The musicianship is very good even though it´s hard to understand that brilliant musicians like these want´s to play some of the things played on Cunning Stunts.

The production is very good. I really enjoy this production and I wish that the music had been better so it could have profited from the good sound quality.

Cunning Stunts have good moments and terrible moments and it´t definitely not my favorite Caravan album but the good moments does mean that I will rate Cunning Stunts 3 stars. Two songs stand out as the best and saves the album and that is Stuck in a Hole and Dabsong Conshirto. This is partially recommendable. I would buy this if I fell over it in a record store but it´s not the kind of album I would seek out.

Report this review (#173443)
Posted Tuesday, June 10, 2008 | Review Permalink
Symphonic Team
3 stars Neither cunning nor stunning

This is one of Caravan's better albums, but it is far away from the previous For Girls Who Grow Plump In The Night. Cunning Stunts consists mainly of rather lightweight songs with a distinct Pop flavour. Perhaps, not that they are particularly commercial or very memorable, but they are quite accessible and cathcy they somehow lack an edge.

The opening song, The Show Of Our Lives, is more grandiose and symphonic than what we are used to from Caravan. It is a lovely song though, but hardly progressive. The misguided Jazz-Rock/Fusion direction of Waterloo Lily is thankfully not resurrected on this album. Instead they chose here to be a bit more accessible and melodic which benefits their sound much more than Jazz-Rock in my opinion. However, they often sound rather anonymous here and a bit too lighthearted for my taste. The Disco flavoured Welcome The Day would have fitted perfectly, both musically and lyrically, on an Alan Parsons Project album like I Robot or Eve!

The centrepiece of the album is the 18 minute, multipart The Dabsong Conshirtoe. This is clearly the most interesting song on the album and is quite nice. However, it does not compare favourably to the For Girls Who Grow Plump In The Night material or the classic Five Feet Underground from The Land Of Gray And Pink.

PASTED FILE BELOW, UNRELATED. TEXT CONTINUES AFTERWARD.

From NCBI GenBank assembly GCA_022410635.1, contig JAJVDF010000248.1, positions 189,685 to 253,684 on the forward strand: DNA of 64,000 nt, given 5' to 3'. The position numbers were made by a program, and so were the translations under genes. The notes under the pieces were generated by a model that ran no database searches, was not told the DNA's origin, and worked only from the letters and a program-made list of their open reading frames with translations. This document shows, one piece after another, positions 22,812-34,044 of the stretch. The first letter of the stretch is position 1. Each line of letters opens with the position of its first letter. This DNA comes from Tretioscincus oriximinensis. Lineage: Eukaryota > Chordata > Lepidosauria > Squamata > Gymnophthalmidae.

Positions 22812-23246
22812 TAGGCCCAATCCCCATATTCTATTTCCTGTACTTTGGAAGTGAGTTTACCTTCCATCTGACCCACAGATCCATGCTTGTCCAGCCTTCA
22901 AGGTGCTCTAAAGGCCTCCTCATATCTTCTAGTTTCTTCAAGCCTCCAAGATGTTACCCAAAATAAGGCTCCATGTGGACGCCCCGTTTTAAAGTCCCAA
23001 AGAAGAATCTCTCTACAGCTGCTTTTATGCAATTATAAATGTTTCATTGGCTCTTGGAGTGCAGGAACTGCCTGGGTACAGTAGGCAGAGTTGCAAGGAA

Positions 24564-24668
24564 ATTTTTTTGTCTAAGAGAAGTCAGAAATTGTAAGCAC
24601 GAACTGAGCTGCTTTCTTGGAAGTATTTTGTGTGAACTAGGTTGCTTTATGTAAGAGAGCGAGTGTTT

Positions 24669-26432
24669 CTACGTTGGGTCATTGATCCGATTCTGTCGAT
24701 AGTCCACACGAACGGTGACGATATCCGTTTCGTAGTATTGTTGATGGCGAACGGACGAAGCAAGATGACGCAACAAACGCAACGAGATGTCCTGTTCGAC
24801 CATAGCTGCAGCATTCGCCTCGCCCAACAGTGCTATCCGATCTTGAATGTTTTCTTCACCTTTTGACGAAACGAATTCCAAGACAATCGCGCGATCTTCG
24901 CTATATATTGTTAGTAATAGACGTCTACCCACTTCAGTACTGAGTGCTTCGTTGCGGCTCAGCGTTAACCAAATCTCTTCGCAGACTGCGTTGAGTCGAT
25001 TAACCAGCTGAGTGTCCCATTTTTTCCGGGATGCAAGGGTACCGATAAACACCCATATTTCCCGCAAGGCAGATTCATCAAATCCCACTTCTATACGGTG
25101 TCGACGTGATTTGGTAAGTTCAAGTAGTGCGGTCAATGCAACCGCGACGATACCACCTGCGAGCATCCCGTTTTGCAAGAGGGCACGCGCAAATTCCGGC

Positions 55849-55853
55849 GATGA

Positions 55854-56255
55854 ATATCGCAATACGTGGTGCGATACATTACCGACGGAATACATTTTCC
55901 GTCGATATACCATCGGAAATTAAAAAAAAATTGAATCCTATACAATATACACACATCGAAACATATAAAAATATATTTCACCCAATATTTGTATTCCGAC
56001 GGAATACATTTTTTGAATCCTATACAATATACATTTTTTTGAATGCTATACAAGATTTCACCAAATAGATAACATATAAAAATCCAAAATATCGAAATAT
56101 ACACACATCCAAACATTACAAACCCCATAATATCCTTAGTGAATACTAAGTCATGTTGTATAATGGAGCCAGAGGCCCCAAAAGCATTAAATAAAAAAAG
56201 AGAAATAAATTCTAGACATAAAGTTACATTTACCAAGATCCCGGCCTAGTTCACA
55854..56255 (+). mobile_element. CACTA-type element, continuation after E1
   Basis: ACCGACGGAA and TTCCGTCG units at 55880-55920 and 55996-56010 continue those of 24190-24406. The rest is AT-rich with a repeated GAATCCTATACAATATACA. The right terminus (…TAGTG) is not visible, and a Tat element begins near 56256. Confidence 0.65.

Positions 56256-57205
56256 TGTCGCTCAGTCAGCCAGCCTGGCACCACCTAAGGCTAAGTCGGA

The conclusion is that Cunning Stunts, while neither particularly cunning nor particularly stunning, is still a good album. However, it is hardly essential listening.

Report this review (#177461)
Posted Sunday, July 20, 2008 | Review Permalink
3 stars An admitted step in the "commercialized" direction. Yeah? What's wrong with that? Is that your definition of a cunning stunt, sir or madam? Pye Hastings wanted to be a successful rock musician; don't we all want to succeed in what we strive at? Taking that into consideration, it is quite understandable why the change of direction took place. Caravan's first foray into "pop slop" brought upon a minor success on the charts that had given Hastings hope, despite having betrayed his previous trench coat and fishing hat clad cult fan base in order to "sell out". Being a second generation member of this Caravan cult, I can't say I'm happy with all of the decisions made on this album but the ones derived from Caravan's roots (Pretty sounding instrumentation and ace melodies) make this album a very tolerable bugger.

The only notable change in the line up is that the uncanny Ozzy Osbourne sound-alike, John G. Perry, has been replaced by a certain Mike Wedgewood on bass. Wedgy had been previously part of another "progressive" outfit called Curved Air and in which, he had the curious behavior of penning something called "songs". Not particularly good ones either. During his short time in Caravan, he kept up this painful habit and wrote some real stinkers that clog up this album's already unhealthy arteries real nicely.